3 secrets to successful Station Rotations
March 21, 2019 |
March 21, 2019 |
Station Rotation is one of the most popular blended-learning approaches. The model isn’t new or unique to blended learning; teachers have been using learning activity “centers” in their classrooms for decades, particularly at the elementary level. What qualifies Station Rotation as a blended model is when at least one station involves student-led online learning. By definition, the model allows students to rotate through stations on a fixed schedule, typically established by the teacher.
Over the years in our blended-learning research, we’ve spoken to hundreds of educators implementing this model. In the Blended Learning Universe (BLU) directory, there are no fewer than 326 schools and districts who are using this model. This particular tack to blended instruction is typically credited with establishing a controlled routine in the classroom while allowing students some degree of control over the pace and path of their learning. In other words, Station Rotation allows teachers to personalize instruction at a much higher degree than the traditional classroom.
Based on the BLU data collected from schools, here are three ways to make the most of Station Rotation to foster students’ success, as described by educators who’ve been mastering this model for years.
Jon Grega, principal at Mt. Gilead Middle School in Ohio, said his teachers have used Station Rotation to better get to know their learners. “We’ve seen that the small-group stations allow teachers to build stronger relationships with students, as well as better assess and meet the needs of individual learners.” Like many educators using this model, Mt. Gilead teachers use the small-group direct instruction station to differentiate to a high degree. As an educator said at a past Blended and Personalized Learning Conference, “I never truly knew all my students before going blended.”
At Mt. Gilead, Grega credits the steady rise in students’ core academic growth to their teachers’ blended-learning approach, which has earned the school Ohio’s Momentum Award for three years in a row.
At Building 21 in Philadelphia, 9th and 10th grade ELA and math courses are called Workshops and run on a Station Rotation model. At the online station, students engage with adaptive intervention software at their demonstrated performance level. “We’re leveraging computer-based assessments to identify areas for growth and to plan intervention work ,” said school leader Ayris Colvin. “We are being proactive about closing gaps in students’ understanding.” Data from online programs inform student groupings and how the teacher will approach their direct instruction station for each group.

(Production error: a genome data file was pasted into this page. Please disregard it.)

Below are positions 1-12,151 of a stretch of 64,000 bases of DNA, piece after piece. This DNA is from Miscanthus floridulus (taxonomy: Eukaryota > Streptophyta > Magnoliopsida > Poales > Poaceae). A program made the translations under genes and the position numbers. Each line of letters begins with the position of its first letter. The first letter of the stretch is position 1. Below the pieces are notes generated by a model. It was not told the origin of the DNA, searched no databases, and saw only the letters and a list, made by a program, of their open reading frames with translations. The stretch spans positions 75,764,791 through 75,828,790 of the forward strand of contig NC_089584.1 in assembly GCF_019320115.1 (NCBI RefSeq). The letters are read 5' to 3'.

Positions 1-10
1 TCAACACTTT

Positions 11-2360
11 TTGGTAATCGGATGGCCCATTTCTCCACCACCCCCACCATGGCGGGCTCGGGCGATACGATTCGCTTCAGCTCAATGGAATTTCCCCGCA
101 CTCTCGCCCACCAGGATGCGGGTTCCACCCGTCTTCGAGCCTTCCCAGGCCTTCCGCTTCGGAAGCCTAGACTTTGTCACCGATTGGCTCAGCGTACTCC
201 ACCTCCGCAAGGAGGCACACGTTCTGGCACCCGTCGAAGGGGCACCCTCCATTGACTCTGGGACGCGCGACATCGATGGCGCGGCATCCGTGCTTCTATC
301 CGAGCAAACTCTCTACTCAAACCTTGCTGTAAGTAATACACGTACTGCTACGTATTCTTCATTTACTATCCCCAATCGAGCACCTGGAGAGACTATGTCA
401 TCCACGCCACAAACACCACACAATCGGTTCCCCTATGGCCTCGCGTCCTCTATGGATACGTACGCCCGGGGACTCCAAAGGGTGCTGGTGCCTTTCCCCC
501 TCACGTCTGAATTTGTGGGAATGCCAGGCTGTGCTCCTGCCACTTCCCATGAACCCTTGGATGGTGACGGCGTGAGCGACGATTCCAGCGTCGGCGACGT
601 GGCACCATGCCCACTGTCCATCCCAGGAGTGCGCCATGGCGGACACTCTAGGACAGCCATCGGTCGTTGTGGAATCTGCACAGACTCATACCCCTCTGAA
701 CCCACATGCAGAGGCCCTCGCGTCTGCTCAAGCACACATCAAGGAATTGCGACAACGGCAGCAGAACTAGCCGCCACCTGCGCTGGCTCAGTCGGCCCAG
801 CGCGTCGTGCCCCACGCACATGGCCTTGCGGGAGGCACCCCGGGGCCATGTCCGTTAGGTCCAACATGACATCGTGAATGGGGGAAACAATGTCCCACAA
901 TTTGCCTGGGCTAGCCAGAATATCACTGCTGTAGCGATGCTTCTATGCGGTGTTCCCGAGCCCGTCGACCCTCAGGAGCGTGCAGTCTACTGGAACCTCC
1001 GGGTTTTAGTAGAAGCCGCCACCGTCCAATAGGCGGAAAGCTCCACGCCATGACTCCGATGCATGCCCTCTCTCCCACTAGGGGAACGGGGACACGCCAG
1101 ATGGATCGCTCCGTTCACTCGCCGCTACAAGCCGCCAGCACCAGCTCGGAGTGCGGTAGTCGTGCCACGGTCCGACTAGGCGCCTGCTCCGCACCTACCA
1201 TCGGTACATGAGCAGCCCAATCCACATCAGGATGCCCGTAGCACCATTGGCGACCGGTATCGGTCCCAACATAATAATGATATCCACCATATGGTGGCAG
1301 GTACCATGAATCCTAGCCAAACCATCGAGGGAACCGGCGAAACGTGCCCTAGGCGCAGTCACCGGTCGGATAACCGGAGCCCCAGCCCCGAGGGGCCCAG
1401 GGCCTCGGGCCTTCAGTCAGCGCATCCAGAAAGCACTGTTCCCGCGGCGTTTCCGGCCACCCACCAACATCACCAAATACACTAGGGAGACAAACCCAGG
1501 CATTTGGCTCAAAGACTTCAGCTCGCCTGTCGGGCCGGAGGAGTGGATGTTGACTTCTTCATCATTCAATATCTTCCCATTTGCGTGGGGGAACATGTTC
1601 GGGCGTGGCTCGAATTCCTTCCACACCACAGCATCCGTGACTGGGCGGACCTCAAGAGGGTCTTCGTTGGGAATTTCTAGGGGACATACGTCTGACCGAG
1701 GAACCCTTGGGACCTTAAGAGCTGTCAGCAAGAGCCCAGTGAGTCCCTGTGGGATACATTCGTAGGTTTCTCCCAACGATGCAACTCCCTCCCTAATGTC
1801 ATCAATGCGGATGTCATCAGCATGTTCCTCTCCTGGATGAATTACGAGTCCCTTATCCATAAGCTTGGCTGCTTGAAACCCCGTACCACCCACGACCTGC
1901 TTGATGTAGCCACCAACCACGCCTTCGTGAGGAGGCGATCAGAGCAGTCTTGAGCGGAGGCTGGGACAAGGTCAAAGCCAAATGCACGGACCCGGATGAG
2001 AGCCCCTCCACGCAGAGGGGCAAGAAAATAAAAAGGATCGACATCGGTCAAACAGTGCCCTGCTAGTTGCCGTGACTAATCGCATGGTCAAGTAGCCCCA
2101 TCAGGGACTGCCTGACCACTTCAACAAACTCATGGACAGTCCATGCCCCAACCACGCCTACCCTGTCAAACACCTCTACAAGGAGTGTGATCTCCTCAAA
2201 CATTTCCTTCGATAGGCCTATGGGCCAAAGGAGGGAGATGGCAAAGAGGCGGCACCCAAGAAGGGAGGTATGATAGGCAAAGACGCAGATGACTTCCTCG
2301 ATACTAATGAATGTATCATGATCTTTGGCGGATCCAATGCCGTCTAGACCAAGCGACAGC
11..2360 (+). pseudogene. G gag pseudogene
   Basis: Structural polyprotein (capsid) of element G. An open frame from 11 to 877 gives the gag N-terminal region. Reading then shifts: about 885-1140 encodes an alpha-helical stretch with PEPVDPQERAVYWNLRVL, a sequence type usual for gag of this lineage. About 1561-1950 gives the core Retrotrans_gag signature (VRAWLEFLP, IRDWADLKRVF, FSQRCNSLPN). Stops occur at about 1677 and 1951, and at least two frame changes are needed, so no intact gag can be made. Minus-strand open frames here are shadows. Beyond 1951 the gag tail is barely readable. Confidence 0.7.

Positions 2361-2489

However, before you get your blended model up and running, consider upfront which edtech tools will best support teachers to track student data in one place. Using data effectively can be a cumbersome aspect of running a Station Rotation. As Da Vinci Connect in California shares on their profile, “Online content providers don’t provide data in a singular source, so comparing student data from different sources and getting the important data out of those systems has been challenging for the school.” Many schools choose to invest in developing their own customized system, rather than adopting off-the-shelf products, to achieve an integrated data platform.
The key here is realizing that the model isn’t prescriptive. Often when first launching Station Rotation, it’s a good idea to follow the “recipe” pretty closely until both teachers and students are confident with the new approach. But inevitably, educators recognize that there’s room to manipulate the model to customize elements of the learning experience for students.
For example, Dave Swank, principal of Canyon Lake Elementary School in South Dakota, said that his school took the Station Rotation approach to blended because it was most familiar to teachers, but “we quickly realized that ‘one size fits all’ didn’t match our philosophy, so we added a flex element to create more of a continuum of blended options.” Specifically, some students are now able to spend additional time at certain stations based on their specific and identified needs on any given day. Additionally, in math, learners move through content at their own pace with support from a facilitator. In reading, a grade level structure is still in place, but small, flexible groups are clustered around similar abilities. Learners can move fluidly from level to level.
To take a deep look at how educators evolve their Station Rotation practice over time, check out our case study highlighting 5 teachers who made the model their own. Sometimes the best rewards for students come when teachers relinquish control of the model over to students, gradually giving them more ownership and agency in their learning.
Share your school’s Station Rotation story in a BLU profile.